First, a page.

BioShock Infinite: Clash in the Clouds
Publisher: 2K Games
Developer: Irrational Games
Release Date: 07/30/2013
Irrational is hard at work bringing the characters and gameplay of Infinite over to the world of Rapture from the original BioShock. That’s going to take some time however, as they’re supposedly rebuilding Rapture instead of reusing assets. To make amends with impatient fans, they’ve released Clash in the Clouds as the first bit of Infinities planned DLC. While it may not be the story driven stuff that fans were hoping for, it does an admirable job at offering some replay value to tide you over.
CitC is a series of challenges over four different maps. It’s kind of like a horde mode, but it’s not as limited as those modes usually are. First of all, you start things off in a hub. From there, you grab your pistol, a few vigors, and team up with Elizabeth. At the start, only the first map in unlocked. However, you can easily earn enough in game money to buy the rest in a short amount of time.
That hub is more than just a jumping off point for levels/a way for you to check your score against others. After you’ve played a bit, you’ll unlock the museum. Here you can use in game money to buy character models, concept art, music, and some behind the scenes videos. Not only does this add some nifty bonus content, it also adds a little extra lore in. For example, when you unlock the Lutrece models, you’ll open up a tear that lets your revisit their apartment. There you’ll find some new voxophones that tell you a bit more about the bizarre duo. Some of the other things you unlock included kinetoscopes that weren’t included in the main game. Want to take a harder look at the handyman? This game will give you that chance. The museum is a nice bit of extra content that makes the package more worthwhile, even if you aren’t that into challenge maps.
Perhaps the best thing about Infinite was the combat. The combination of weapons and vigors was a blast to use, and the different enemy types dictated different strategies to win the day. Add in the tears that brought various helpful objects into play and the skyrail system that let you fly around the map, and things were just fun. All four maps have that same feel, and utilize the best things about the game. Each wave consists of various enemy types, and switches up the map to a small degree. The tears you can use will change, areas of the map will open up, and of course different enemies will require you to think differently.
Between each round, you head back to a hub to rest up, though not the same one with the museum. In the hub, you can pick from any weapon in the armory (the only one not included is the crank gun, which can only be picked up from defeated enemies). Also, your health, salts, and ammo are automatically replenished. Money that you’ve earned through combat can be spent here to buy weapon upgrades, new vigors, vigor upgrades, and an extra life in case you bit the big one. The same money is used to unlock items in the museum though, so you’ll have to choose what’s more important.
Blue ribbon challenges are a big part of the game. Each wave has a unique challenge that you can complete to boost your ranking and give you a nice influx of cash. These range from simply taking out all opponents with a pistol to taking out a handyman while he’s electrifying the sky line. Some of them are quite hard to obtain, and require a tremendous amount of skill and focus. For example, taking down a siren before she has the chance to resurrect any bad guys is insanely tough. The good news is that you only have to earn each ribbon once for it to count, though you certainly have the option to earn them again to get more money.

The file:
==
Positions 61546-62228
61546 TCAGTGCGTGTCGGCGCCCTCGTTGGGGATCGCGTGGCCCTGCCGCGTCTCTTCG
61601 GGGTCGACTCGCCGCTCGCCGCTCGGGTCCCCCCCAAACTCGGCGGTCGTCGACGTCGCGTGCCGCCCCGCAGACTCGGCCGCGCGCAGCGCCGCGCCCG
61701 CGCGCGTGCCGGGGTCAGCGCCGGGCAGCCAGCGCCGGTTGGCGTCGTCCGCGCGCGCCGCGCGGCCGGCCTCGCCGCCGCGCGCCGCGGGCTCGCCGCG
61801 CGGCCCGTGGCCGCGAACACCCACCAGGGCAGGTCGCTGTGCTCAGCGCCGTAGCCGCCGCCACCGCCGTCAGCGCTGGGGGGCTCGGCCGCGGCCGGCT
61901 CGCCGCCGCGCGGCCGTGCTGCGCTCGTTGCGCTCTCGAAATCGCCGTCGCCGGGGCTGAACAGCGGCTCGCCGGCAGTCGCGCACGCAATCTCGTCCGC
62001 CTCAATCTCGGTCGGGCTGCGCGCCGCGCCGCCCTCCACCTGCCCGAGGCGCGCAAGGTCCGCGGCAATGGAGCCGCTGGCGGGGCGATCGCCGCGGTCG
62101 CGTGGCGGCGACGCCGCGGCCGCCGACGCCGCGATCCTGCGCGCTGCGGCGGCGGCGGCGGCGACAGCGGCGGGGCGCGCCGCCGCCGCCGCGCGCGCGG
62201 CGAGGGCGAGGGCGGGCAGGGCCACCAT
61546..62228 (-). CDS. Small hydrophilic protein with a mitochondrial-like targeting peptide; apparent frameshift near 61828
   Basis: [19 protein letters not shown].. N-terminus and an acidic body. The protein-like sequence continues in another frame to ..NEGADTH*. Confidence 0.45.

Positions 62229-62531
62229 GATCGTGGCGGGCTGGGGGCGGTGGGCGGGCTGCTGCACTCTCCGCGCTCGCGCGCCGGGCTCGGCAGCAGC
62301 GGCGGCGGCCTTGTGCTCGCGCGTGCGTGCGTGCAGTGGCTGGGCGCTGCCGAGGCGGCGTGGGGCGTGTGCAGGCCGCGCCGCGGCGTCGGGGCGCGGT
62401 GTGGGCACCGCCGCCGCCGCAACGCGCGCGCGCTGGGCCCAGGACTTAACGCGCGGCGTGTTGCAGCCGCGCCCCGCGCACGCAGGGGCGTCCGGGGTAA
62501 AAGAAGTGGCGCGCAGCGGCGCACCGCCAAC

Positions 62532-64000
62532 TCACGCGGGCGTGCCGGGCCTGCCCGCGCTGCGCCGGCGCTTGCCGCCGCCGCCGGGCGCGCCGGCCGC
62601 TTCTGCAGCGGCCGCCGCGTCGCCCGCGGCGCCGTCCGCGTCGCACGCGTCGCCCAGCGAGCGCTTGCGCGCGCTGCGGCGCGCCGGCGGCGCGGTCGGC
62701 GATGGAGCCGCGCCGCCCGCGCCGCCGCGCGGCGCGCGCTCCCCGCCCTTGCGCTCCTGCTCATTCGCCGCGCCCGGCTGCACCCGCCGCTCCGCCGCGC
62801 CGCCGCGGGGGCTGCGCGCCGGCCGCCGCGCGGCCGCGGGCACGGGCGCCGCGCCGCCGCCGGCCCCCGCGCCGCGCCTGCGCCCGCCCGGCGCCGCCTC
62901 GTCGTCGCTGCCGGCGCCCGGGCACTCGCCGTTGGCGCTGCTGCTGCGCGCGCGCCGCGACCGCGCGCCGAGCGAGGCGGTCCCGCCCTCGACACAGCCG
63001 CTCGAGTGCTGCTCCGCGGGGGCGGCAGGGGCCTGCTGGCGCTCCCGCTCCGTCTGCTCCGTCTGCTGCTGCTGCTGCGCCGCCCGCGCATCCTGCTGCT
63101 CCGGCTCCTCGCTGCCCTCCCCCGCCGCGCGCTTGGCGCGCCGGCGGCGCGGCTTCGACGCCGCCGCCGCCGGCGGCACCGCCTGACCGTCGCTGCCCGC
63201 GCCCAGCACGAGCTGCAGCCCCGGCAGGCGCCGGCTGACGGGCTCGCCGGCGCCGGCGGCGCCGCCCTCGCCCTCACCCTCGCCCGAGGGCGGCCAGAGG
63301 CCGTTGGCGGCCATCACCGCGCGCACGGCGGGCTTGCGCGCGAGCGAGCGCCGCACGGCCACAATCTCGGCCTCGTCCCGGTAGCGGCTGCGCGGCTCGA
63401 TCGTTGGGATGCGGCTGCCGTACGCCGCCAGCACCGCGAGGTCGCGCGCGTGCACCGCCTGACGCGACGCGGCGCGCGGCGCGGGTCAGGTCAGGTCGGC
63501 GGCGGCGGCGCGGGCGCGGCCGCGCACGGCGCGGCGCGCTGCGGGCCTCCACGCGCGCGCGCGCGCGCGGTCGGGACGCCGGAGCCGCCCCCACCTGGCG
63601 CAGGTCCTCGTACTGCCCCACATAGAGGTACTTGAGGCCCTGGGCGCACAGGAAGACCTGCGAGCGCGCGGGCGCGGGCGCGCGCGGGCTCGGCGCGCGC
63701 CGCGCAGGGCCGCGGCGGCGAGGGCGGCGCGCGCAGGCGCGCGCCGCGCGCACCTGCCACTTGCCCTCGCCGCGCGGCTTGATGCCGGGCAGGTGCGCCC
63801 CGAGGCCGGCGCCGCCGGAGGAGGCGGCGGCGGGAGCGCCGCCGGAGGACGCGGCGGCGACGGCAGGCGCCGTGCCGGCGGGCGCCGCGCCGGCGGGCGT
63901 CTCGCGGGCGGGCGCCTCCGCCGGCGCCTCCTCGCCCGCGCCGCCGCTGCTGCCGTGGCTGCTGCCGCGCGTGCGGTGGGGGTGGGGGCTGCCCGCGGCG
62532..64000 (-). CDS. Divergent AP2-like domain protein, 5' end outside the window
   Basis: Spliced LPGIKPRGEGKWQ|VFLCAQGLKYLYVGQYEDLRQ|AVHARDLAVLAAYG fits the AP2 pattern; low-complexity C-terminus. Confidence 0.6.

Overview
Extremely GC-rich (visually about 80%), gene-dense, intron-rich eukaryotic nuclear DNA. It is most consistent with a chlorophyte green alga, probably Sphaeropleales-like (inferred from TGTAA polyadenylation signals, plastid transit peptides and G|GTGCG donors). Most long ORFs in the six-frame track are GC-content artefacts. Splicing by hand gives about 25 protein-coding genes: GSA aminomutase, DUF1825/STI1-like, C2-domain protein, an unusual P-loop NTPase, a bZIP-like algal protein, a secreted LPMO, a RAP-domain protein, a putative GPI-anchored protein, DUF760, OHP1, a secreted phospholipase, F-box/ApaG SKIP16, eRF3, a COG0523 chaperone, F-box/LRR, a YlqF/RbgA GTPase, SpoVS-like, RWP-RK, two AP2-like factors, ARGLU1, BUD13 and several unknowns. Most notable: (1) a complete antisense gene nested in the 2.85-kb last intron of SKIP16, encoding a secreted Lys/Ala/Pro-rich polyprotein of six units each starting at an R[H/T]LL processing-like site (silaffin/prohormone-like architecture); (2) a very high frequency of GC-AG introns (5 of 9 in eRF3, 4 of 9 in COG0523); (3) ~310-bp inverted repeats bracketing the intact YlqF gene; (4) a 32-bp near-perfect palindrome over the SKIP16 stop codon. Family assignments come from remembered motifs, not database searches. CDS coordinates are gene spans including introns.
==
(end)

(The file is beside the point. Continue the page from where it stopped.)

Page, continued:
The levels are well thought out and allow the player to experiment with just about every aspect of the game. You can still loot enemies here, but you’ll pretty much never be able to do it at your leisure. Sure that extra coin that dead soldier has on him is nice, but it’s going to a lot harder to get to it while that handyman is chasing you down. Vigor combinations are still incredibly useful, and since all of the levels are open, you can easily use undertow to blast enemies off the floating city. Each map has a pretty solid difficulty curve as well. The first map starts with you taking on a few random soldiers. These guys are so few and so weak that you could feasibly just casually walk up to them to take them out. It ends with a really tough battle where you fight a patriot and two handymen at the same time. The map is small, so one handyman chases you relentlessly while the other fires off electrical bursts that will completely fry your shield. The patriot is more than happy to chip your health away if you stay out in the open for a second or two. There’s definitely a satisfying challenge here.
Were we only to get the maps, I’m not sure this DLC would have been all that well received. With the addition of the museum though, players have extra incentive for playing well. For five bucks, this is a pretty good deal, and season pass holders get the content without paying any extra cost. There’s some strong replayability here, so you can expect the maps to last your many hours. You can definitely increase that time by aiming for the top of the leaderboards/earning all of the blue ribbons.
Short Attention Span Summary
If you still have your copy of BioShock Infinite, you’re going to want this DLC. Sure, it isn’t the story driven content that we were hoping for, but it’s a fun package that should tide us over quite nicely until that finally gets released. The maps are fun and challenging, and the museum offers some nifty bonuses for fans who want to see more about the game. For five bucks, this is a pretty good deal.
Tags: 2k games, BioShock Infinite, Irrational Games, ps3, Sony